This is perhaps good ammunition in the hands of the high courts that can now pull up the Speakers who do not expeditiously dispose of the disqualification petitions, and can direct them to do so within fixed time-frames.
An alternative mechanism to decide the disqualification petitions:
Additionally, in the Manipur case, the Supreme Court legitimately expressed concern that owing to a Speaker’s party affiliation, there may be a peril in entrusting disqualification petitions in the Speaker alone, as a final arbiter of such petitions.
Considering the possible bias on the part of the Speaker, the court prodded Parliament to “seriously consider” amending the Constitution to substitute the Speaker as arbiter of disputes concerning disqualification “with a permanent tribunal headed by a retired Supreme Court judge or a retired Chief Justice of a high court, or some other outside independent mechanism.”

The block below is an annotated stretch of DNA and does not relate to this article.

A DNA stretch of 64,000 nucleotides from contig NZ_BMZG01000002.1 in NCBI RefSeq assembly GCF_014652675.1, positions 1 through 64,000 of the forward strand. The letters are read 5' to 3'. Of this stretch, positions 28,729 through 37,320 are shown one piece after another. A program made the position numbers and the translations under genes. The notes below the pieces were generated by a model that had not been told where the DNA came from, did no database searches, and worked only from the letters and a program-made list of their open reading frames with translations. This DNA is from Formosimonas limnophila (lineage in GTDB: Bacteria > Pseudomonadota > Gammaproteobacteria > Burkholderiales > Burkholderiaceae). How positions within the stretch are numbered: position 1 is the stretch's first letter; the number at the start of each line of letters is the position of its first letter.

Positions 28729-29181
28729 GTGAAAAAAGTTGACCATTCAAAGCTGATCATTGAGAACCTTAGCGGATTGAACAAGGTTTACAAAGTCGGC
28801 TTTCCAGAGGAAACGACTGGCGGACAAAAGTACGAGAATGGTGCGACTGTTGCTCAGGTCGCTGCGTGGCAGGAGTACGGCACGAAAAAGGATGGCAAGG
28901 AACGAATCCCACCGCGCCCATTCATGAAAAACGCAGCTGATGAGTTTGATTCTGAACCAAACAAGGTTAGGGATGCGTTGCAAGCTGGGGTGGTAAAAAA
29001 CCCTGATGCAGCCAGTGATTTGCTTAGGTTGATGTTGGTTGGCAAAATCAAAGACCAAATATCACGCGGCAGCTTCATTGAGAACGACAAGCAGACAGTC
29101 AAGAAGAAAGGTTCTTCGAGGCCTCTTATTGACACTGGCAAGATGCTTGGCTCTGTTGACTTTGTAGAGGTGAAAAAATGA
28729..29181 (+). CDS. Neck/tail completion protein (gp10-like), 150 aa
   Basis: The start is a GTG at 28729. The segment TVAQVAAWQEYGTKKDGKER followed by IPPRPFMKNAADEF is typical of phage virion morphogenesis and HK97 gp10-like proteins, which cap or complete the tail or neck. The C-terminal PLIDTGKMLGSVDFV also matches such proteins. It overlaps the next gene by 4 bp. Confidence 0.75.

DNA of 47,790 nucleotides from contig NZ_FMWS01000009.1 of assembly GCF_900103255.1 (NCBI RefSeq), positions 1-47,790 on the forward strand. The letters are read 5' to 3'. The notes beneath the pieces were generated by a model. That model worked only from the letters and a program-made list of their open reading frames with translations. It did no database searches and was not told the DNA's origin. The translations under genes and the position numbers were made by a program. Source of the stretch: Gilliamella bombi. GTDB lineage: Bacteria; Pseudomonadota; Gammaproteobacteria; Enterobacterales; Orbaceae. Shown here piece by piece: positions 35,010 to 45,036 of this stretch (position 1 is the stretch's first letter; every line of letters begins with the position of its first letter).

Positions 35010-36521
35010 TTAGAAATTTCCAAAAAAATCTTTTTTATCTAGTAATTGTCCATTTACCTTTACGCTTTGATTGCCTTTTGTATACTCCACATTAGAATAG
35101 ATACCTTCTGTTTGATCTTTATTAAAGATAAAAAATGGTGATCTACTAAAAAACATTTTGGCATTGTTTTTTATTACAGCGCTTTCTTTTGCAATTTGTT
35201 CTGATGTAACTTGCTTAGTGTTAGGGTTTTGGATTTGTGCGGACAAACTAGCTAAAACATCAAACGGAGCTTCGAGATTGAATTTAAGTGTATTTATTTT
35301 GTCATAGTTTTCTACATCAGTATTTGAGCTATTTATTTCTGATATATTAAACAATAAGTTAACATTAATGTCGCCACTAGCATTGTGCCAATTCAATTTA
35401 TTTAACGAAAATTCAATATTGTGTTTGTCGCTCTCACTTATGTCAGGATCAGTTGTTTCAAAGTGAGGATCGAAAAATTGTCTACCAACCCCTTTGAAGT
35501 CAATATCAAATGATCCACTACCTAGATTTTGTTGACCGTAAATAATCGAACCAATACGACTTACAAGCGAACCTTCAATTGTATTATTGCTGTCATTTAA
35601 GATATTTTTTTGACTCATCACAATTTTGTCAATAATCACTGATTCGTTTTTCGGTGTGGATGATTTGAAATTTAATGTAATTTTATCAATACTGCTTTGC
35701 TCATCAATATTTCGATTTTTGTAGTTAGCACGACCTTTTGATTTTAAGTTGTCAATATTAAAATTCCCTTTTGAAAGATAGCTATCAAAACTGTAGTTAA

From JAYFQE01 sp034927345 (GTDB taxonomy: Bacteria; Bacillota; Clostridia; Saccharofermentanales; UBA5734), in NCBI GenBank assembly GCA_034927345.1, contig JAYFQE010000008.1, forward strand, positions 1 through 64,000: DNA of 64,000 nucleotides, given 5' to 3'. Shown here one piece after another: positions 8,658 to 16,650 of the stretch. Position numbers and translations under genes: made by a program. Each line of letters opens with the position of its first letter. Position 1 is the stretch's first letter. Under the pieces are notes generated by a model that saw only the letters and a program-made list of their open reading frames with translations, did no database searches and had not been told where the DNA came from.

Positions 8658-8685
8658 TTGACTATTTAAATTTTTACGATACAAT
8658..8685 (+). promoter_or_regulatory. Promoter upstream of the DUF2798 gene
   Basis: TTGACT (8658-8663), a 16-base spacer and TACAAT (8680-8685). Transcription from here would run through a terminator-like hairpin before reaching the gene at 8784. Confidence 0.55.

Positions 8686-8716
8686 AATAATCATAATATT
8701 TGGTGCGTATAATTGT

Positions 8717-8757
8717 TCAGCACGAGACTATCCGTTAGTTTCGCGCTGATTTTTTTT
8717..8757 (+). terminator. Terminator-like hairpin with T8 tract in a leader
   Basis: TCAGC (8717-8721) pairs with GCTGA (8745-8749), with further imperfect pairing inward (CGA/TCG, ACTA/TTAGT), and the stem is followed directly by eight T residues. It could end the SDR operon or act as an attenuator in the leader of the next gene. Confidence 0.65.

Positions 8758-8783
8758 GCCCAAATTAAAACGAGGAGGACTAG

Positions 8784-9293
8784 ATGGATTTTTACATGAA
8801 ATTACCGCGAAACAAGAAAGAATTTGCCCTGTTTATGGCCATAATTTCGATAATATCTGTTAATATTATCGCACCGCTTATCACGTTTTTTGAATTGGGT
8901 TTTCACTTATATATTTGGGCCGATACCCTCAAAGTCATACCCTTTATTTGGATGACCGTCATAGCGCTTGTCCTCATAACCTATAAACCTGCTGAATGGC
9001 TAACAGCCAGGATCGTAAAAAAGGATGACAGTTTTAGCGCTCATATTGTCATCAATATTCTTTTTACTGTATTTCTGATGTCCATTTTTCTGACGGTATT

However, contrary to what is intended, the above suggested measures will more likely than not, leave us in a situation worse off than now. There is every chance that (a) The system of appointments to these potential independent adjudicating bodies will turn out to be opaque, just like how the current collegium system of appointments to the judiciary is; (b) Centre will have a strong say in these appointments, thereby impinging on the federal sovereignty that is now ensured to an extent because of the democratically and transparently chosen Speaker.
In light of the above, instead of putting an alternative mechanism in lieu of the Speaker to decide on the disqualification petitions, which will change nothing, attention may perhaps be accorded to giving more teeth to the Tenth Schedule, which has so far, singularly failed to prevent innumerable Machiavellian defections.